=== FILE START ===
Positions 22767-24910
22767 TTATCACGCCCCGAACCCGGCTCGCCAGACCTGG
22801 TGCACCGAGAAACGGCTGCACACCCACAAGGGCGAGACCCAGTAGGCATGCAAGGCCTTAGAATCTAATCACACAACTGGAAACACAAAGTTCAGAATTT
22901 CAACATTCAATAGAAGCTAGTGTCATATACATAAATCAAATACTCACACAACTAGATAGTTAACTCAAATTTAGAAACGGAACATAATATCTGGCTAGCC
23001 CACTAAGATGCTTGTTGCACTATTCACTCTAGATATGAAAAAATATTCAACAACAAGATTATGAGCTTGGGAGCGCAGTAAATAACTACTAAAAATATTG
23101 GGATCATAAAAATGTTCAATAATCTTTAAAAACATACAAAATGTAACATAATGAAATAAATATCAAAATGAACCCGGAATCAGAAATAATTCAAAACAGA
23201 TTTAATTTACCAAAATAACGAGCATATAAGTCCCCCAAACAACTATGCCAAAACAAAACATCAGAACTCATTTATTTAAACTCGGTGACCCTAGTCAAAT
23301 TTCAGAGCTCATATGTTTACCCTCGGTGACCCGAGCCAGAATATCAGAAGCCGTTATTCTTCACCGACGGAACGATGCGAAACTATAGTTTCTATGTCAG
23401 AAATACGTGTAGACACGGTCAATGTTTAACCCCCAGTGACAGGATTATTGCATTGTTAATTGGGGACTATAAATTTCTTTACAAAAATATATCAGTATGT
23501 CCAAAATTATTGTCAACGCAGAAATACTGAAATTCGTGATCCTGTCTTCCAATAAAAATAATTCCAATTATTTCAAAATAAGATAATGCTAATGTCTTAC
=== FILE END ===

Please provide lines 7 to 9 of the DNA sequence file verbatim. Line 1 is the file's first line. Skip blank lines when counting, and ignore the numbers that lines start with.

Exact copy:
23201 TTTAATTTACCAAAATAACGAGCATATAAGTCCCCCAAACAACTATGCCAAAACAAAACATCAGAACTCATTTATTTAAACTCGGTGACCCTAGTCAAAT
23301 TTCAGAGCTCATATGTTTACCCTCGGTGACCCGAGCCAGAATATCAGAAGCCGTTATTCTTCACCGACGGAACGATGCGAAACTATAGTTTCTATGTCAG
23401 AAATACGTGTAGACACGGTCAATGTTTAACCCCCAGTGACAGGATTATTGCATTGTTAATTGGGGACTATAAATTTCTTTACAAAAATATATCAGTATGT